Has anyone here worked in a psych hospital or had firsthand experiences with schizophrenia?
I worked with someone diagnosed with schizophrenia while doing my internship. I had to beg the head psychologist to continue because we rotated on wards. My sense when being with a schizophrenic (him and others I encountered) is that they are turned inside out in terms of their consciousness. Their inner word exists outside of them, and the world they should have internalized--which is a process--is undigested chunks of their experiences of and with others. Working with metaphors seemed to work. I was told he was discharged to a halfway house two months after completed my internship and the time I spent with him.
Yes , i‘m a general practitioner and have experience in psychiatry .
i have my patients diagnosed with schizophrenia .
one of my line cooks is....I find all these things to be true. I worry about him honestly I don't know much about it but he said he was violent once so I try to stay away from him as much as possible without being weird about it. He lacks communication and thinks I read his mind or something because he sort of expects me to know things but doesn't tell me or just sort of barks at me sometimes and he get's really freaked out by the kids laughing in the cafe and says "it feels like they are laughing at me"...he says he is medicated so my question is does it actually fully go away? or is there sort of a leftover resonance of symptoms?
Why depression hit hard during winter?
Seasonal depression often occurs for people during the winter because of lack of sunshine and vitamin D in particular. Not only that but people don't leave their houses as often due to the weather which leads to lack of social interactions and other activities that promote good mental health.
@Julianna Kirschner, well said! Some people will use lights (like the one I am linking as an example) in order to treat seasonal affective disorder.
@ayesha naymat There are a few possible explanations for why depression may hit hard during winter. One reason may be that people are less likely to get outside and be active when it's cold and dark outside. This can lead to feeling more isolated and lonely, which can trigger or worsen depression symptoms. Another reason may be that the change in seasons can cause a disruption in our body's natural circadian rhythms, which can also impact our mood. Additionally, lower levels of vitamin D have been linked to increased risk for depression, and we typically get less sun exposure in the winter.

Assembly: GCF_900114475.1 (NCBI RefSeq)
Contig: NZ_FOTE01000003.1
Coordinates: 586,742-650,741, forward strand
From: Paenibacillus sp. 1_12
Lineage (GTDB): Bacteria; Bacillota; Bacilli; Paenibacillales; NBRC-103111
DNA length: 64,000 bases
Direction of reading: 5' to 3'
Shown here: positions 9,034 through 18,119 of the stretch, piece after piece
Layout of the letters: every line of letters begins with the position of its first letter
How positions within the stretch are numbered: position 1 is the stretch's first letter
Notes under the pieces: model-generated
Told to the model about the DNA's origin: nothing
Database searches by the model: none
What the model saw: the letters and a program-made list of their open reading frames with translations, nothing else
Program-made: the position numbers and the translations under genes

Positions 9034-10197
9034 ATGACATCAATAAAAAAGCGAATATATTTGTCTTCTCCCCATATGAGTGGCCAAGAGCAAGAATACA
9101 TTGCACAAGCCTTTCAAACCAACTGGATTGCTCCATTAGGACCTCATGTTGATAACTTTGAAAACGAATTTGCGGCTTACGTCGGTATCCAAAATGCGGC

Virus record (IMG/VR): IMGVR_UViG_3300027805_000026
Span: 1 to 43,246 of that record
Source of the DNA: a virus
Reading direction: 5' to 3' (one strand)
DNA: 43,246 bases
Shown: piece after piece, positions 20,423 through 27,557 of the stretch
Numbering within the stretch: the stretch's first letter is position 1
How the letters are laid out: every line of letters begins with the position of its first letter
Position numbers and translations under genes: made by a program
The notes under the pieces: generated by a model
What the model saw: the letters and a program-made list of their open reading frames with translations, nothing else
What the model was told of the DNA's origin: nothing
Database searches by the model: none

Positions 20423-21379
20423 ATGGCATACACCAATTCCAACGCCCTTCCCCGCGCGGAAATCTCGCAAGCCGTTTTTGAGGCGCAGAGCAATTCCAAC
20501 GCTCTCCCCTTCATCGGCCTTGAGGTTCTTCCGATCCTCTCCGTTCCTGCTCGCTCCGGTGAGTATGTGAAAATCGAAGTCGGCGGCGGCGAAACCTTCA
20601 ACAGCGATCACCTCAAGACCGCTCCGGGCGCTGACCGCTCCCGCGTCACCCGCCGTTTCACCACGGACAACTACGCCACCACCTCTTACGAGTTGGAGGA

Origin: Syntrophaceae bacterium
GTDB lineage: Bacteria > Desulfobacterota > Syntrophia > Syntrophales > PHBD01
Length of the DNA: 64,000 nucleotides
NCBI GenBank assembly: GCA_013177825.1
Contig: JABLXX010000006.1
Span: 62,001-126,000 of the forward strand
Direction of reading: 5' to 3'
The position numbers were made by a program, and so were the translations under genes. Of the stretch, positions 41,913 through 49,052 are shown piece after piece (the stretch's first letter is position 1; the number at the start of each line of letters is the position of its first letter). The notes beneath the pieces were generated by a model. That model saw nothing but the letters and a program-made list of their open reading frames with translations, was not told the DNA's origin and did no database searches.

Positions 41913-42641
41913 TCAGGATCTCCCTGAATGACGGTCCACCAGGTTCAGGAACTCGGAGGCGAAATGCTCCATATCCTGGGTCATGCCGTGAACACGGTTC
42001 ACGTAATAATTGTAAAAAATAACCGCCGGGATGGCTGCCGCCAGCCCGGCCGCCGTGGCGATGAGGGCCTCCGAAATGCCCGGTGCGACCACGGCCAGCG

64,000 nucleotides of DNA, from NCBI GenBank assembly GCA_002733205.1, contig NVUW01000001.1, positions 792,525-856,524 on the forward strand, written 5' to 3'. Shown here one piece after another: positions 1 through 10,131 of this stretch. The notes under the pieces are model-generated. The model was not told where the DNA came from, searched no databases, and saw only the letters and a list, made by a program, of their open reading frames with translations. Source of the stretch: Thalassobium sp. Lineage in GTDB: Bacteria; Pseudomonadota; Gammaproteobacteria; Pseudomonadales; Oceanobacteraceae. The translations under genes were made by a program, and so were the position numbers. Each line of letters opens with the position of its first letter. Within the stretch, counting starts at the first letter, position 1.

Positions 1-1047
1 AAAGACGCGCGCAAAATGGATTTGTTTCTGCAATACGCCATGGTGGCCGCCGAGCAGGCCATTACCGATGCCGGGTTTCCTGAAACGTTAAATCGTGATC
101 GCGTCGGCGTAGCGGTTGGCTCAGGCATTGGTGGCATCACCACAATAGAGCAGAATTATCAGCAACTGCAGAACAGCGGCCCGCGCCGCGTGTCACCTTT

The main symptom of schizophrenia is hallucinations ( patients experience things that don't exist in reality). Others are :
Lack of motivation.
Talking to themselves.
Symptoms may change person to person.
That's awesome! Thank you so much for that quick reply. Can you tell me what sorts of behavior you notice with people with schizophrenia?
There's a number of observable signs of psychosis we often note. One symptom of schizophrenia (which is also a diagnostic criterion in the DSM-5) is disorganized behavior. Individuals who are psychotic may engage in purposeless or bizarre behaviors. Due to hallucinations, they may respond visibly or audibly to voices. You may therefore see such a person with paper in their ears talking to themselves and making unusual hand gestures. The disorganized speech may present as made up words (neologisms), unrelated strings of words (word salad), or highly tangential or irrelevant communication. There may be an absence or significant reduction in communication which is an example of a "negative symptom."
I have for quite a few years in several different facilities. People with schizophrenia were often my favorite patients. The changes I saw before vs after medication always astonished me.